Building Graphics with Cocoa Programming

To do any type of graphics programming in Cocoa, familiarize yourself with a few important Cocoa data structures: NSPoint, NSRect, NSSize, and NSColor. You'll need them so they make a good starting point.

Points

Cocoa uses points to designate position on a square grid. To work with points in Cocoa, you use an NSPoint structure. NSPoint is a structure composed of two floats (named x and y, respectively). Cocoa graphics defines the bottom-left corner as the origin (0,0). The x value increases as you move to the right. The y value increases as you advance up. This is a different arrangement than most Macintosh and Window programming, where the origin is in the top-left corner.

typedef struct _NSPoint {
float x;
float y;
} NSPoint;

The x and y portion of the structure are the coordinates of the point that you want to represent. To use an NSPoint variable, you must first define it:

NSPoint thePoint;

Then to assign values to the x and y members of an NSPoint structure, you use the NSMakePoint function. This example creates an NSPoint at the location (100,100):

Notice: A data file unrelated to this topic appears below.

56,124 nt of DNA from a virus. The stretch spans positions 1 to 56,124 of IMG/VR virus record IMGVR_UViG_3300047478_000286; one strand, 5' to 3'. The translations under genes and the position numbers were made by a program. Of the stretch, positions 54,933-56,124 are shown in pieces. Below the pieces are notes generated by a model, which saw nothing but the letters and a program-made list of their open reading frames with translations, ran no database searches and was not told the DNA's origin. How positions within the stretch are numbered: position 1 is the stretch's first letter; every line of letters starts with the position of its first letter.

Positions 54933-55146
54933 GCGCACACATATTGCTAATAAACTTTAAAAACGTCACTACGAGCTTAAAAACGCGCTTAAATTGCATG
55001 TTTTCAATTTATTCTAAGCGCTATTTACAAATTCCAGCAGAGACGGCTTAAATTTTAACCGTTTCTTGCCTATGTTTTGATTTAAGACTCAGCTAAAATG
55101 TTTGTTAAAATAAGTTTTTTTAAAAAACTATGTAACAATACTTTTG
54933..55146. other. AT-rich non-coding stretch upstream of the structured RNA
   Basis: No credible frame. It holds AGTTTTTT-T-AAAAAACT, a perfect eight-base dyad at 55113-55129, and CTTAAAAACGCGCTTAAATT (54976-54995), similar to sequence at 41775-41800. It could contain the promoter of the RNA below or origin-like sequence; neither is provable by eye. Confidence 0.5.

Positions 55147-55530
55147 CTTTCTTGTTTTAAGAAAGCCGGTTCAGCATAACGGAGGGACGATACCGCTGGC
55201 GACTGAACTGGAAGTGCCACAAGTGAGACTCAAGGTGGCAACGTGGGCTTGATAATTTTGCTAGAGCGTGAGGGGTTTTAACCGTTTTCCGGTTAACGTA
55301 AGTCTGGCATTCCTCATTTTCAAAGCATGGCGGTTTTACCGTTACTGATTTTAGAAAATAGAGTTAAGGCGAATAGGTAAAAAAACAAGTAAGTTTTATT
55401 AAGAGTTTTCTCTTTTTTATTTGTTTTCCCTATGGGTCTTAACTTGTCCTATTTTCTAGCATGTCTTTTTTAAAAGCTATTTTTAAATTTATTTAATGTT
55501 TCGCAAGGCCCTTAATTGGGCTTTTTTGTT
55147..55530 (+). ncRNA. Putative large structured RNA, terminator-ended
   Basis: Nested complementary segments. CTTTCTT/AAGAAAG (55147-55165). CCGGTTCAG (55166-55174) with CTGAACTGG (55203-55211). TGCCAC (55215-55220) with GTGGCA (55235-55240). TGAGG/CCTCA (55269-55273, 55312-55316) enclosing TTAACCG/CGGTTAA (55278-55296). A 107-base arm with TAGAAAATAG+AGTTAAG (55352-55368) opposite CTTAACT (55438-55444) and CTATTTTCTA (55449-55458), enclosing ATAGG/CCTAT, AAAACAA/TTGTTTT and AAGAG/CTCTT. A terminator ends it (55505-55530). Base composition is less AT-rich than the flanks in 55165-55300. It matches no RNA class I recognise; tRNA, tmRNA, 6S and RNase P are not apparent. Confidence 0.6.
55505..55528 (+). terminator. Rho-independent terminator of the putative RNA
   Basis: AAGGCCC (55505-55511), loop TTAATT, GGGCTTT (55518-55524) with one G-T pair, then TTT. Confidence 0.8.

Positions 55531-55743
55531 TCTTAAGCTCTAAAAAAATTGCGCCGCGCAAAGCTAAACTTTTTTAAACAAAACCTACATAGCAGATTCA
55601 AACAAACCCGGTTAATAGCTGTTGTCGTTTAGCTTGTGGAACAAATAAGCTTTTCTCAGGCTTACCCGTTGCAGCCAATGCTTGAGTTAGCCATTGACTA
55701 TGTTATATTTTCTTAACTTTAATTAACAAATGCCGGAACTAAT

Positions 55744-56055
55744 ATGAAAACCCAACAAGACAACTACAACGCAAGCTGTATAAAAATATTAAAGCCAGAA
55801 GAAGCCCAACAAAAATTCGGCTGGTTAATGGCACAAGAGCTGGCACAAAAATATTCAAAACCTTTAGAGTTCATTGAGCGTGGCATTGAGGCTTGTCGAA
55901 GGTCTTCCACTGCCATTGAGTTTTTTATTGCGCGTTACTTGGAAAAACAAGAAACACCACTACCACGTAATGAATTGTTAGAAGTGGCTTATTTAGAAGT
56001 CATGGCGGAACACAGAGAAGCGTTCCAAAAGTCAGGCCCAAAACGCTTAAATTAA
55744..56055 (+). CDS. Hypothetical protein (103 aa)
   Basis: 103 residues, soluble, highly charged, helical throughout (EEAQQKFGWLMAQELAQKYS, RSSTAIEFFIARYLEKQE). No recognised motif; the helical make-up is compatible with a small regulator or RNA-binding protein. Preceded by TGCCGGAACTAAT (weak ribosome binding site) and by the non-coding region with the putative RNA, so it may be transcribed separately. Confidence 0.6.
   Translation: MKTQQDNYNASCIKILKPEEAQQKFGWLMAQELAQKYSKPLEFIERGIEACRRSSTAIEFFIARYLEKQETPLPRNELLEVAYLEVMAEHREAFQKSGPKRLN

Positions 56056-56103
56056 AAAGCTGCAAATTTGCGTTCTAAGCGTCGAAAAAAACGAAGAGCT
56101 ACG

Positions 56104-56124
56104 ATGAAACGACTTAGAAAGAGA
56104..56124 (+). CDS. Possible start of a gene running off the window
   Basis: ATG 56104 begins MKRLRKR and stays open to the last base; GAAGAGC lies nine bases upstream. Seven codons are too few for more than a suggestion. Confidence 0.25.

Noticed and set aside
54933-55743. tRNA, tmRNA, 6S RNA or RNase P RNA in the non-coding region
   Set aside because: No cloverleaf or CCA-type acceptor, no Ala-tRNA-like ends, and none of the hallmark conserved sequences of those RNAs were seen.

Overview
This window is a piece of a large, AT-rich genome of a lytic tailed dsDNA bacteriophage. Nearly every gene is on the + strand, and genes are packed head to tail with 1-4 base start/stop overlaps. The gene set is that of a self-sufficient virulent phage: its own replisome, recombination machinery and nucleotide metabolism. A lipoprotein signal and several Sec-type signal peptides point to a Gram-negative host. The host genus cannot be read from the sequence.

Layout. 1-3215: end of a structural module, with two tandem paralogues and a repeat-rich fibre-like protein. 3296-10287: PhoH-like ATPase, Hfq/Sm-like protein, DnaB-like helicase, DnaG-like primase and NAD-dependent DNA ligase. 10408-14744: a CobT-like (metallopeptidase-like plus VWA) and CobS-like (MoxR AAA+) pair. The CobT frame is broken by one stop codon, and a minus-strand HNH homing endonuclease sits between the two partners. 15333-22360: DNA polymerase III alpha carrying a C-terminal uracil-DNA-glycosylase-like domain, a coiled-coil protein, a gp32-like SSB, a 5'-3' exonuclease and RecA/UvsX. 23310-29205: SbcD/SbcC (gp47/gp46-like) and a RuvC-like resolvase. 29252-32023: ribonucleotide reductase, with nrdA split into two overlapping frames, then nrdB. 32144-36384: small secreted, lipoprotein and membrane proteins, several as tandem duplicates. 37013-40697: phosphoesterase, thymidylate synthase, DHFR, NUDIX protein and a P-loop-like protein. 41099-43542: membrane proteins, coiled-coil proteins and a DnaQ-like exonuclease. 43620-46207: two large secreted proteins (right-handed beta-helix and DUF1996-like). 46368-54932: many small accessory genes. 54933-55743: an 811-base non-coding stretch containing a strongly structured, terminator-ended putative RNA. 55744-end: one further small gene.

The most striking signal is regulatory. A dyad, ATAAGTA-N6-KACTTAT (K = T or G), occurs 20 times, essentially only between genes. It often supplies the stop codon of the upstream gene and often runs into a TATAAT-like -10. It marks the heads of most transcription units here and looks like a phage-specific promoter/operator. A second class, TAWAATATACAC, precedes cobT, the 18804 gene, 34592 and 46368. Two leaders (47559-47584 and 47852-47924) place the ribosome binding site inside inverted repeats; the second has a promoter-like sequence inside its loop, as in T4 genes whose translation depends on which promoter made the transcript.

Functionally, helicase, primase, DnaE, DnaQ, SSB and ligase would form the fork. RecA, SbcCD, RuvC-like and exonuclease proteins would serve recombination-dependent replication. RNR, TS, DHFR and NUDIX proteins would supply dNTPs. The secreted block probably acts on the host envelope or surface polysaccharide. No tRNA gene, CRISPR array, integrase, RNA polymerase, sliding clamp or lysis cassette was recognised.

thePoint = NSMakePoint(100, 100);

Rects and sizes

Closely related to the NSPoint structure is the NSRect structure. An NSRect (Rect is short for rectangle) is a structure composed of an NSPoint and an NSSize:

typedef struct _NSRect {
NSPoint origin;
NSSize size;
} NSRect;

To understand what this means, you also need to know about the NSSize structure:

typedef struct _NSSize {
float width;
float height;
} NSSize;

Thus, an NSRect is really a structure of four float values: two for the NSPoint and two for the NSSize. The NSPoint portion describes where the NSRect begins and the NSSize variable describes the dimensions of the NSRect. For Mac programmers who are new to Cocoa, this may take a little getting used to because the Rect structure used in QuickDraw differs subtly from the NSRect structure. (A Rect consists of two points.)

To create an NSRect, first declare the NSRect variable:

NSRect theRect;

Then initialize that variable using the NSMakeRect function. NSMakeRect takes four parameters: x, y, width, and height. For example, this line of code creates an NSRect with an origin at (100,100) and dimensions of 50 x 50:

theRect = NSMakeRect(100, 100, 50, 50);

Later, if you want to find the origin or size of theRect, use code like this:

float theOriginX, theOriginY;
float theSizeW, theSizeH;
theOriginX = theRect.origin.x;
theOriginY = theRect.origin.y;